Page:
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Or maybe it's a gadgetocracy or an webocracy, but I don't care what you call it because I'm against it.
As a result of another study that confirms that a tiny minority controls the majority of output, following ones done in the last few years on Digg and Wikipedia contributors, the.effing.librarian has decided to stick to his guns when making decisions regarding patron privacy, social networking, and life, the universe and everything.
Just as the richest ten percent of us possess ninety percent of the world's wealth, ten percent of the users of every social networking site can claim ninety percent of the content. The most recent study on Twitter adds to this theory.
So this is why I oppose giving patrons more control over their library records or borrowing history and privacy, or incorporating more social networking tools into our online library presence. We would make ten percent of the people happy at the expense of the rest.
I know that it's not ninety percent who would unhappy with the changes, but I'm pretty damn sure it would be over half. I'm sure over half our patrons are years away from understanding any of the consequences of online privacy. And I don't like to make decisions that piss off over half of the people; I can usually only kick one person's ass at a time, at work, when I'm drunk, and I don't need a second patron hitting me on the head with a flower pot from behind. However comical that may appear. -- Read More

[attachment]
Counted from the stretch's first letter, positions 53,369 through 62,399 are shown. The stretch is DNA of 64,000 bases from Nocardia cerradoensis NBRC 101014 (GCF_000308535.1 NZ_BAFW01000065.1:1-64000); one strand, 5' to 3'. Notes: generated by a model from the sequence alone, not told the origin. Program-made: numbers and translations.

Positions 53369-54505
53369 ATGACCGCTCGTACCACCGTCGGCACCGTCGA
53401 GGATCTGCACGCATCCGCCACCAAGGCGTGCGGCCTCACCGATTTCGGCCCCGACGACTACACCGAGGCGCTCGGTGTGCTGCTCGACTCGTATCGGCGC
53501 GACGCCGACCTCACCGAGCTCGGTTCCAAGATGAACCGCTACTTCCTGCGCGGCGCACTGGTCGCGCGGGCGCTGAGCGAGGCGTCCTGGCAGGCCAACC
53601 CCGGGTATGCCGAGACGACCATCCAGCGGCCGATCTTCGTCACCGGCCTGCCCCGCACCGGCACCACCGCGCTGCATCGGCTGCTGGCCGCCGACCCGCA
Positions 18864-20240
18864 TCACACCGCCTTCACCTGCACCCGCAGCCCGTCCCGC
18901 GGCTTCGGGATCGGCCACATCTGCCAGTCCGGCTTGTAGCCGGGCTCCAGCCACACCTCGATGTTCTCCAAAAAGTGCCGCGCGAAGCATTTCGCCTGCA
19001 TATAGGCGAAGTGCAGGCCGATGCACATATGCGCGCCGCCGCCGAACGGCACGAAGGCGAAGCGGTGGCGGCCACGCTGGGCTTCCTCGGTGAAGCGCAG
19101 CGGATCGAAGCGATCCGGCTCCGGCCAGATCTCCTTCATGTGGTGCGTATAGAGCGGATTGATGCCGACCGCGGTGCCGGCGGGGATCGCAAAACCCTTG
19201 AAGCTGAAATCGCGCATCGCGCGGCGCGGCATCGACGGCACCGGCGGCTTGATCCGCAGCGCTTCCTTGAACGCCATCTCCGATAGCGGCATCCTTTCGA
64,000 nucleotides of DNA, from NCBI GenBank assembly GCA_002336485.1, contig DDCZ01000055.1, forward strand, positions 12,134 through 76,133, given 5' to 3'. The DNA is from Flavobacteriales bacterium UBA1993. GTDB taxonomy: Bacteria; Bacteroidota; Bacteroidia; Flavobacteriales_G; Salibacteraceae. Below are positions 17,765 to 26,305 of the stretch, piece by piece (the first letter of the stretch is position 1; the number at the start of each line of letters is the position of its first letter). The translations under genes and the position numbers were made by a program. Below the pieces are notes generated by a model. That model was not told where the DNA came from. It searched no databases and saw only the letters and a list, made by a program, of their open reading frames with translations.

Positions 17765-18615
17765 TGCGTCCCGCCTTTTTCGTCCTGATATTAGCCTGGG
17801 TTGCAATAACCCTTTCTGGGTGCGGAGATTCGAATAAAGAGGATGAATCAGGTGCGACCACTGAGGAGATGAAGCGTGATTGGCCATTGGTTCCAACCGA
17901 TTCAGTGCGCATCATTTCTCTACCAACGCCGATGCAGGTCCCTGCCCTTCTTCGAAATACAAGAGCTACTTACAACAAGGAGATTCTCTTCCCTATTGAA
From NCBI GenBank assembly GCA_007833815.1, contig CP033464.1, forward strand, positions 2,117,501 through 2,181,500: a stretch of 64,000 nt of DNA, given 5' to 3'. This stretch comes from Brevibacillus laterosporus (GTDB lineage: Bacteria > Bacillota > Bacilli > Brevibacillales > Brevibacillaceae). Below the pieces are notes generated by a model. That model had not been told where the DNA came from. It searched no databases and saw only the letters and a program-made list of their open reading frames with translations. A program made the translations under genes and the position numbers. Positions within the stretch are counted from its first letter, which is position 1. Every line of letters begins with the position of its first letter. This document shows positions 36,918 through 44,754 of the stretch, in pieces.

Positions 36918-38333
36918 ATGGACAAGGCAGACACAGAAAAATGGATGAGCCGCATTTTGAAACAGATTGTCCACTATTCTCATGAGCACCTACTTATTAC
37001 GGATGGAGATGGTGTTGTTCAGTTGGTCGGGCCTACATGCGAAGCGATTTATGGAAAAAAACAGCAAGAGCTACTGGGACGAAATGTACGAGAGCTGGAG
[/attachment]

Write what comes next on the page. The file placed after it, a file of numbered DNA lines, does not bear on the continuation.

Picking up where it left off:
Today in 2009 a new bunch of identity thieves will soon come after your web profiles. Aladdin a security firm has produced their security report.. According to their report, if you don't own and control your online persona, it's relatively easy for a anyone to aggregate the known public information about you in order to create a fake one.
Those Without Social Network Profiles Could Have Online Identities Stolen
This new type of identity theft was listed among other predictions for 2009 in the firm's annual report and was based on previous trends which included a rise in attacks distributed through social networking channels.
According to the report this new type of identity theft will be "devastating, both on the personal level by creating difficulties in employment, damaging social and professional connections, ruining reputations; as well as on a financial level, such as stealing customers, corporate data,"
The team at Aladdin was able to set up fake online identities which ended up connecting to the real network of friends and acquaintances easily.
What began as a harmless "fun" way to socialize, grew into a professional way to maintain someone's network and make new connections, the report notes. Unfortunately, this new type of identity theft, aka "identity hijacking," will become more of an issue in 2009 unless social networking sites create ideas that will incorporate better, more trustworthy ways of connecting an online persona to a real person. -- Read More
Science 2.0 Gains Another Search Engine: Q-Sensei From Lalisio
"While the 2 million-plus article content nowhere near reaches the size and scope of behemoths such as Elsevier’s Scirus or Google Scholar, the Q-Sensei search engine (http://literature.lalisio.com/oai.html) has a metadata orientation that offers some interesting search capabilities."
and "At present, the Lalisio social network of scientists seems to be the most active side of the operation (www.lalisio.com)."
Read the full article in Information Today at: